Your beliefs are important to you. They shape the way you interact with others and society. Your beliefs also affect the way you make decisions. So why shouldn't they be reflected, or at least not violated, when you invest? When making the decision to invest according to your conscience – ethical investing – there are some key points that you should keep in mind.
First, define your beliefs. Choose investments that meet those requirements. Make sure your investments are fitting for your goals. Constantly re-evaluate your investments’ effectiveness in your portfolio. Finally, take pride that you're putting your money where your heart is and truly making a difference for your future and that of others. (For related reading, see: What Is Socially Responsible Investing?)
Develop Parameters for Screening Investments
There are three ways you can screen investments to make sure your beliefs are reflected in your portfolio. The first is called positive screening. Investments or companies chosen by positive screening support initiatives that the investor is passionate about such as environmental causes or religious and social advocacy. A second approach is negative screening. In this method, a fund manager or investor will not invest in businesses who support industries or products that the investor finds unethical, such as tobacco, pornography or perhaps non-sustainable energy initiatives.
The third and final means to evaluate an investment is by restrictive screening. Since companies often span different sectors and have multiple business interests, this screen decides whether to invest based on the amount of ethically objectionable business a company does. If this amount is negligible, it has passed the screen and is included in the fund or portfolio. (For related reading, see: Impact Investing: the Ethical Choice.)
Determine Which Investments Pass Your Screens
For stocks, look for designations and self-imposed company-wide operational codes that you agree with. One way is to look for designations that fit your ethical investing screen. Designations such as Fair Trade Certified have certain stipulations for an endorsed company to follow. You can also look for self-imposed codes of operation that the company enforces.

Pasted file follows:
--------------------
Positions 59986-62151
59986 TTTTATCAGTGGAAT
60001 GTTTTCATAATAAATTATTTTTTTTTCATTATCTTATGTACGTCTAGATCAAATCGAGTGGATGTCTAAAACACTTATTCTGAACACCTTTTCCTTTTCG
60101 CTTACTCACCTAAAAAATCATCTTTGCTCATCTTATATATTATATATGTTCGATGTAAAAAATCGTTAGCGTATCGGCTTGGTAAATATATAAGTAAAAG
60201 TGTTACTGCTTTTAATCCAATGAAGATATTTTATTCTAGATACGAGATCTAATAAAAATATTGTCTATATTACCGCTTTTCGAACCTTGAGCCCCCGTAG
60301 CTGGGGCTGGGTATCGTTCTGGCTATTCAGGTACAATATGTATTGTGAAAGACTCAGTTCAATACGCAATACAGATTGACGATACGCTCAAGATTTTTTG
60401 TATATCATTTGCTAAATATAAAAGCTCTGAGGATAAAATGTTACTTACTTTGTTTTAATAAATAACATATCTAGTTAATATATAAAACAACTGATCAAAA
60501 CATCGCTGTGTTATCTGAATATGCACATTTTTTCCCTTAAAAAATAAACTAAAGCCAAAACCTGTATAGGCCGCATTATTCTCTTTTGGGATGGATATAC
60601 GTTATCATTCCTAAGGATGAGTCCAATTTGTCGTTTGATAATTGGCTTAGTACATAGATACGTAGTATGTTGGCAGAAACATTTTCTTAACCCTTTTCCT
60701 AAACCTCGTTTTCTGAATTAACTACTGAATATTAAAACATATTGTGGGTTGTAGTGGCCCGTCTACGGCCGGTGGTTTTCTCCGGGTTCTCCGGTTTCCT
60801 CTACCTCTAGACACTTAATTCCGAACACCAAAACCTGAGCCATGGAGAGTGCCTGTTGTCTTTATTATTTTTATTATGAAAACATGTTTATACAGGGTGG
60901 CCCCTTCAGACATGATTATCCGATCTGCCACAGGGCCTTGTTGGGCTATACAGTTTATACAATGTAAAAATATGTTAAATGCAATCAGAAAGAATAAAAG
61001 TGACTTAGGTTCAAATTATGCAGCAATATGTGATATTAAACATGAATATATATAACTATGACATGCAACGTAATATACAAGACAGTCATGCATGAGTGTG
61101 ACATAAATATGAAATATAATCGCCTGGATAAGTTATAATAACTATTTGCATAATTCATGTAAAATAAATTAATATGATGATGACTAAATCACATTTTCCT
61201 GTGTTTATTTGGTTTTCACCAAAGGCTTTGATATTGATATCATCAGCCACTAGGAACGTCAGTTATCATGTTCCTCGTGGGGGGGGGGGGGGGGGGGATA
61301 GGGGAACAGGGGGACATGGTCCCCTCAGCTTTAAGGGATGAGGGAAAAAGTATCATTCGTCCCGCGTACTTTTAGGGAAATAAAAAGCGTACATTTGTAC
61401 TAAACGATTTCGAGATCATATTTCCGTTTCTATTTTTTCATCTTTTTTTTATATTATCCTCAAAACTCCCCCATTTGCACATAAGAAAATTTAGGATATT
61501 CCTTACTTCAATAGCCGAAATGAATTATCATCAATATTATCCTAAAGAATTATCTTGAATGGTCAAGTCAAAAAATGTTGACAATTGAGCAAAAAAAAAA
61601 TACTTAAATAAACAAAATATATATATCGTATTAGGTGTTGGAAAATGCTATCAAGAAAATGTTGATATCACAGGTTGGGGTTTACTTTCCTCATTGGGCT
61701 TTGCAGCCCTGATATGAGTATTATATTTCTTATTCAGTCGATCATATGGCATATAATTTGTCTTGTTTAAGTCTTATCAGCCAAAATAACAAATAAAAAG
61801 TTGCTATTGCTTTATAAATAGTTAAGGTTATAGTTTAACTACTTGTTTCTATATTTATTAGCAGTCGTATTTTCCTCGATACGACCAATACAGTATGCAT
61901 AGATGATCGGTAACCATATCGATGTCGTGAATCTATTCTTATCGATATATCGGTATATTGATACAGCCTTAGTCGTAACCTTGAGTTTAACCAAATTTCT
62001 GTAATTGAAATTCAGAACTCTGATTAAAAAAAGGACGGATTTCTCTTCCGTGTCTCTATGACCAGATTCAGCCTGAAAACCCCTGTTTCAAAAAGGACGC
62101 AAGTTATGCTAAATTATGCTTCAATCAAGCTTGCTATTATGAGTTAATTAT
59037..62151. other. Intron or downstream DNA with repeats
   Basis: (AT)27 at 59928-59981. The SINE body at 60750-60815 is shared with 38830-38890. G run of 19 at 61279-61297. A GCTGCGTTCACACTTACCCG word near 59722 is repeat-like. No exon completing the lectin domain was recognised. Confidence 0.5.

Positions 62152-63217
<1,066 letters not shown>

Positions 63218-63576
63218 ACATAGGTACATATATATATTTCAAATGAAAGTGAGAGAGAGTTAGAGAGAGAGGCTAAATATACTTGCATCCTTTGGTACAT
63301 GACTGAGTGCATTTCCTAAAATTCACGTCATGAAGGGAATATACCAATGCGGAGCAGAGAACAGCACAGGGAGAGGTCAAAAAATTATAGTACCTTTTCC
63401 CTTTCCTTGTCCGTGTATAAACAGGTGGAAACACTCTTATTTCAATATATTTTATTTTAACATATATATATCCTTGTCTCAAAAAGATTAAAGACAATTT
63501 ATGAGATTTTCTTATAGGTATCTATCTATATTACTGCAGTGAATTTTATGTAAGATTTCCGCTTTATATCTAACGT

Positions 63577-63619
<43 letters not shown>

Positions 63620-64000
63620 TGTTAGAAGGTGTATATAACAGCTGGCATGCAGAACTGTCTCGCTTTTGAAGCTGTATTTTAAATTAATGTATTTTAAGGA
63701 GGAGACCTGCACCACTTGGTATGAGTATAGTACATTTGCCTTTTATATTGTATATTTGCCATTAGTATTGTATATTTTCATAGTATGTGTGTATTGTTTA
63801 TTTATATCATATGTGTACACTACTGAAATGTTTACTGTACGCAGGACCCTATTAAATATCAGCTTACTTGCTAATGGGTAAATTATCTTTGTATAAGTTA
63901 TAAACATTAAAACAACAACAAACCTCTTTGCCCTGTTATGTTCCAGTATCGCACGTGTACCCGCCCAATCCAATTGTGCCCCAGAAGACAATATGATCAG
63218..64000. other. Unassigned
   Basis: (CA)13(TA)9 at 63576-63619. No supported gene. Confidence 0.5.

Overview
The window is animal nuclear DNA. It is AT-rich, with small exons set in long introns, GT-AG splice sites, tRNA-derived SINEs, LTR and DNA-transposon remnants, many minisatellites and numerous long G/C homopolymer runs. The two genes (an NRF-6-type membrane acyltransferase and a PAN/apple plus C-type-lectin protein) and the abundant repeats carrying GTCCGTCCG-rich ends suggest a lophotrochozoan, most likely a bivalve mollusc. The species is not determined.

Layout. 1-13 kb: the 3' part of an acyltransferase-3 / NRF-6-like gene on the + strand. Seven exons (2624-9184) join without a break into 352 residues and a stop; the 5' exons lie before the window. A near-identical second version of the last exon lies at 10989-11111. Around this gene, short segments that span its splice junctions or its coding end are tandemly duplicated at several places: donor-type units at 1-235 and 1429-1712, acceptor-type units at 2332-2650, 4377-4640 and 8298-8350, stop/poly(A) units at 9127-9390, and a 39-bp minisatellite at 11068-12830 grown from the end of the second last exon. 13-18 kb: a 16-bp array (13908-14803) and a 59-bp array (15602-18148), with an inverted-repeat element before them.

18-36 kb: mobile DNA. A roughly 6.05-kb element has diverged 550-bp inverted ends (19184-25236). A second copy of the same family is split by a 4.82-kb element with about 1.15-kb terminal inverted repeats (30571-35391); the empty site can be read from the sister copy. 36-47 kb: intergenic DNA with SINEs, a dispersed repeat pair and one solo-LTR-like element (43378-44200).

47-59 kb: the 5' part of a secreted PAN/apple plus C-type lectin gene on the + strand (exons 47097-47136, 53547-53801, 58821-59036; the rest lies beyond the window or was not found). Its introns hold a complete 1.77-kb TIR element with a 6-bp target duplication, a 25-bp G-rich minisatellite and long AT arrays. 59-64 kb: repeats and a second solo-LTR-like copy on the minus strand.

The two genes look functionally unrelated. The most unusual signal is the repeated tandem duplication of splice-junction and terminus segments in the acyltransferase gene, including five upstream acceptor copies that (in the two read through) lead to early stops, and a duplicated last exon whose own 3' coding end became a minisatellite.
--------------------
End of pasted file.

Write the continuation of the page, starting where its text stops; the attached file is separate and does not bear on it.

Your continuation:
When ethically investing in mutual funds, be sure to read the prospectus. Many socially responsible mutual fund managers will display their methodology for choosing certain individual equities to include in the fund. Make sure you agree! (For related reading, see: Socially Responsible Mutual Funds.)
Make Sure Your Investments Also Support Your Financial Goals
It's also important to ensure these investments line up with your financial goals. Just because you support a cause doesn't mean you should jeopardize your financial future for it. There are plenty of ways to support a cause or belief without placing your financial well-being or future on the line.
Don’t over-concentrate your investment positions. Just because an investment is ethically appealing to you doesn’t mean it should take a disparate proportion of your portfolio. This lack of diversification could be devastating to your long-term or short-term financial goals. Talk to a trusted financial advisor to make sure you are on track to meeting your goals while still being ethically invested. Many financial professionals will be happy to help you find investments that agree with your goals and your conscience.
Evaluate Your Ethical Investments in an Objective Way
Don’t get caught up in the cause and miss the fact that you are in an unproductive or unsuitable investment. Have an objective way to evaluate your investment’s performance make sure they still fit into helping you achieve your financial goals. If you still believe in a cause and an investment under-performs, find another way to support it and remove underperforming and unsuitable investments.
Take Pride That Your Money Is Supporting Your Beliefs
Freedom to place your money and your support in ethical investments is a key part of the discretion you have as an investor. Enjoy it! Take pride that you are investing for your future with investments that are ethically agreeable. (For related reading, see: Ethical Investing: Benefits and Drawbacks.)
This article intends to offer factual and up-to-date information on the subjects discussed, but should not be regarded as a complete analysis of these subjects. No party assumes liability for any loss or damage resulting from errors or omissions or reliance on or use of this material.